Experiments on Parametric Instabilities in Laser-Plasma Interactions
Recent experiments in laser-fusion laboratories have indicated the importance of non-classical processes in the absorption of intense laser radiation by solid targets. For instance, back-scattered light typically ranges from 10% to 50% of the incident intensity, larger than can be explained by classical reflection at the critical layer; and the excess has often been attributed to a parametric instability such as stimulated Brillouin or Raman scattering. Absorption of light—typically 40%—is lower than classical inverse bremsstrahlung in some experiments and higher in others. The parametric decay and OTS (oscillating two-stream) instabilities are supposed to occur near the critical layer to enhance the absorption. Even when classical processes are sufficient to explain the observed absorption, anomalous effects are indicated by the appearance of suprathermal electrons, as revealed by x-ray spectra. An even more serious effect is the generation of fast ions, which have in some instances accounted for as much as 80% of the absorbed energy. Acceleration of ions by electric fields generated in nonlinear processes has been conjectured. Finally, experiments on transmission through and fast ions from plastic foils have shown that heat conductivity is anomalously low, thus raising the possibility of large, self-generated magnetic fields.
KeywordsPlasma Focus Parametric Instability Ponderomotive Force Critical Layer Plasma Target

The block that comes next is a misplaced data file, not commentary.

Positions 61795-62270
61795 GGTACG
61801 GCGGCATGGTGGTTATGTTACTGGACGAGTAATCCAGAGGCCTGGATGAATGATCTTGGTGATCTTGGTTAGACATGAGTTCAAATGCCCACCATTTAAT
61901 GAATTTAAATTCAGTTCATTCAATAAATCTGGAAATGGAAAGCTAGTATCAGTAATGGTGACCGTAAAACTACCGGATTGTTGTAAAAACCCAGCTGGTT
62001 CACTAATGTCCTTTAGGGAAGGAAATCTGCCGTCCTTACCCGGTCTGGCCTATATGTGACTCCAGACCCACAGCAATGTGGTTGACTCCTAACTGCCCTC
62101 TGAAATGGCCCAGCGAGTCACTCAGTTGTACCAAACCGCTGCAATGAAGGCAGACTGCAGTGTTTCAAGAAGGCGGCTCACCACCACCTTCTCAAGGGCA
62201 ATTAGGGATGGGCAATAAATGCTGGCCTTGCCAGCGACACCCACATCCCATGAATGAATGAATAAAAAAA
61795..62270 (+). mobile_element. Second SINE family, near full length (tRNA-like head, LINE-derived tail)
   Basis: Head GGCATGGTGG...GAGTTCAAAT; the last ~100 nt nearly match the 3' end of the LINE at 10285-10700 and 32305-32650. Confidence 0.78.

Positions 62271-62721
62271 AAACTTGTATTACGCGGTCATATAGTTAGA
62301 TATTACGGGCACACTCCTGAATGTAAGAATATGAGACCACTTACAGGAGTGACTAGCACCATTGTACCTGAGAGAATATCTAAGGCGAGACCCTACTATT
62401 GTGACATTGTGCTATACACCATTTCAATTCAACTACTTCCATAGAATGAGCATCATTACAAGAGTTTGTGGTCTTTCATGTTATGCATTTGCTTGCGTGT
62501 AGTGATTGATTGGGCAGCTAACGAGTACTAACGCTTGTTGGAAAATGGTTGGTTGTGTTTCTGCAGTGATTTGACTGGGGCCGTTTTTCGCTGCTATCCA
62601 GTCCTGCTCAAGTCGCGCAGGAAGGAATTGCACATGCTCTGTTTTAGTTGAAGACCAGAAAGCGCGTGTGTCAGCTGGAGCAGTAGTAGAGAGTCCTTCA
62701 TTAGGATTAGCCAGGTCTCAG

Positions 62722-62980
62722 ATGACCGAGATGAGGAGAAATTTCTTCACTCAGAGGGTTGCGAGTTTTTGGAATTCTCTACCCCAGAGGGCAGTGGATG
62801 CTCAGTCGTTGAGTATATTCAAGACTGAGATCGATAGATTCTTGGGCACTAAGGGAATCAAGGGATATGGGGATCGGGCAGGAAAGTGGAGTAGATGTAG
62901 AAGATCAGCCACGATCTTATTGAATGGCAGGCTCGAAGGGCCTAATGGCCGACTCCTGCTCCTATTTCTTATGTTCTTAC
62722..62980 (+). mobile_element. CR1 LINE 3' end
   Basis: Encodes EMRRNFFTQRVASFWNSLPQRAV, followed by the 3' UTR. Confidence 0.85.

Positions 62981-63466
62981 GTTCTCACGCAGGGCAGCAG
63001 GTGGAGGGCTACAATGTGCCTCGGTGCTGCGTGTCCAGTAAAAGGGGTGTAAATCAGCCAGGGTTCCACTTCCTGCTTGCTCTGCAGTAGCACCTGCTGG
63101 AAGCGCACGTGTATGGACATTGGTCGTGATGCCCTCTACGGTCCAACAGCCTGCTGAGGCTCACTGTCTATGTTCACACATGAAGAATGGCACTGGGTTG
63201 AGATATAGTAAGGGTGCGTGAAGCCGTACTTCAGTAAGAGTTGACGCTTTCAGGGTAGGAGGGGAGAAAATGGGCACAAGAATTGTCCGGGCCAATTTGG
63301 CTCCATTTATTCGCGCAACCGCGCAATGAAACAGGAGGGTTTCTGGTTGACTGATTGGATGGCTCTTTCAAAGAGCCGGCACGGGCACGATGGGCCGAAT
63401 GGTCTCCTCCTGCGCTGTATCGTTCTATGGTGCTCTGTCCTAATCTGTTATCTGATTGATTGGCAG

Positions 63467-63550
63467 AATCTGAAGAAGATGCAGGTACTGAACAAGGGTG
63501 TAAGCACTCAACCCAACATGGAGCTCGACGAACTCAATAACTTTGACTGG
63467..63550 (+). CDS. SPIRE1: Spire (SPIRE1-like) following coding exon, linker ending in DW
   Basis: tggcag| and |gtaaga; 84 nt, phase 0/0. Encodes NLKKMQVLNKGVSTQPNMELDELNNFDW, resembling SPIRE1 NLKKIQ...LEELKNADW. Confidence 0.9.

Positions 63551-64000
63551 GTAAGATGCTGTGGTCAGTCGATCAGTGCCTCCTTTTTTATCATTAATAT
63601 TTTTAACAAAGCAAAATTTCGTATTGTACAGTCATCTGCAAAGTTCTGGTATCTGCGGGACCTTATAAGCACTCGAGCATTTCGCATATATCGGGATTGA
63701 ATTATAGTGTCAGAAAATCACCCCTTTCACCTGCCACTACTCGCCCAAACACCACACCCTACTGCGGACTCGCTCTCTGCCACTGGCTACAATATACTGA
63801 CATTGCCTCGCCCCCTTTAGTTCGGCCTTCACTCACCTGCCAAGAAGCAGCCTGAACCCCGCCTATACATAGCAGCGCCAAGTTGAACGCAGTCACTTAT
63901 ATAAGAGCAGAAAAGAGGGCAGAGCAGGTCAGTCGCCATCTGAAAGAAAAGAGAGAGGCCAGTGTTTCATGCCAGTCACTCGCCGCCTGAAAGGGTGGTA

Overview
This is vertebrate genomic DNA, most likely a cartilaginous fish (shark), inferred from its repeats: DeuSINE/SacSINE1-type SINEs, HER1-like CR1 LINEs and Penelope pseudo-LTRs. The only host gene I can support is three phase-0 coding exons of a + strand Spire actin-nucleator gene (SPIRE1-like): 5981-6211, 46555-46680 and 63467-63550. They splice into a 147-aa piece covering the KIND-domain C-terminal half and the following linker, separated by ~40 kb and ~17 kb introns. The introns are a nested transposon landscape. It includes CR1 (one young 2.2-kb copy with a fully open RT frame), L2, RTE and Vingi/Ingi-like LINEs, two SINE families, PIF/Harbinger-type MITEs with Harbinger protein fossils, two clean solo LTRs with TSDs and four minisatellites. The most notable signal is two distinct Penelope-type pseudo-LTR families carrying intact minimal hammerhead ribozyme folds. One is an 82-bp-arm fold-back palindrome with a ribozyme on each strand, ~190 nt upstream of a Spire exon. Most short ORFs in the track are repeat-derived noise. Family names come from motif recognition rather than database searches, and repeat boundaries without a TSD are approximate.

Unable to display preview. Download preview PDF.
- 4.M. N. Rosenbluth, Phys. Rev. Letters 29, 565 (1972); M. N. M. N. Rosenbluth and D. Z. Sagdeev, Comments on Plasma Physics and Controlled Fusion 1, 129 (1972); C. S. Liu, M. N. Rosenbluth, and D. D. White, Phys. Rev. Letters 21 697 (1973) and Pbya. Fluids 17, 1211 (1974); M. N. Rosenbluth, White, and C. S. Liu, Phys. Rev. Letters 21, 1190 (1973); D. Peame, G. Laval, and R. Pellet, Phys. RevT-Letters 31, 203 (1973);R. W. Harvey and G. Schmidt, Phys. Fluids 18“ 1395 (1975).Google Scholar
- 5.D. W. Foryluod, J. M. Kindel, and E. L. Lindoao “ Phys. Rev.Letters 30, 739 (1973), Phys. Fluids 18, 1082 (1975) and 18, 10I7 (1975); D. F. DuBois, D. R. Forsloud, and E. A. Williams, Phys. Dev. Letters 33, 1013 (1974); D. Biskamp and B. Welter, Phys. Rev. Letters 34, 312 (1975); W. L. Kruer, K. G. Estabrook, and K. B. Sinz, Nuclear Fusion 13, 779 (1973).ADSGoogle Scholar
- 6.F. F. Chen, Laser Interaction Related Plasma Phenomena, ed.by B. J. Schwarz and B. bra (Plenum Press, New York, 1973), vol. 3A, 291.Google Scholar
- 7.W. L. Kruer, E. J. Valeo, and K. G. Estabrook, Phys. Rev. Letters 35, 1076 (1975)’Google Scholar
- 8.M. Lubin, E. Goldman, J. Snuz*a, L. Goldman, W. FriedmanGoogle Scholar
- S. Letzring, J. Albritton, P. Koch, and B. Yaakobi, Plasma Physics and Controlled Nuclear Fusion Research 1974 (Int’l Atomic Energy Agency, Vienna, 1975) II, 459; C. Y.T. Yamanaka, T. Sasaki, J. Mizui, and H. D. Kang, ~’. Rev. Letters 32, 1038 (1974); J. Martineau, S. Repoux, M. ‘Abeau, G. Nierat, and M. Rostaing, Opt. Cummoo. 12, 207 (1974); K. Dick and H. Pepin, Opt. Commun. 13, 289 (1975)`Google Scholar
- 9.J. J. Turechek and F. F. Chen, Phys, n*v. Letters 36, 720 (1976)- 10, A. A. Offenberger, M. D. Cervenan, A. M. Yam, and AT-V, Pasternak, Jour. A9pl, Phys. 47, 1451 (1976).Google Scholar
- ll, D. Massey, K. Berggren, and Z. A. Pietrzyk, Phys. Dev, Letters 36, 963 (1976). The data given here are from more recent work: D. Massey, Z. A. Pietrzyk, and D. W. Scudder, Sixth Annual Anomalous Absorption Conference, May 10–21, 1976, Vancouver, B.C., Canada, Abstract 57.Google Scholar
- 15.Y. Kitagawa, A. Thein, E. Setoyama, C. Yamabe, and M. Yokoyama, J. Phys. Soc. Japan (to be published); J. W. Mather, Methods of Experimental Physics 9B ed. by H. R. Griem and RLovberg, Academic Press, New York London (1971)Google Scholar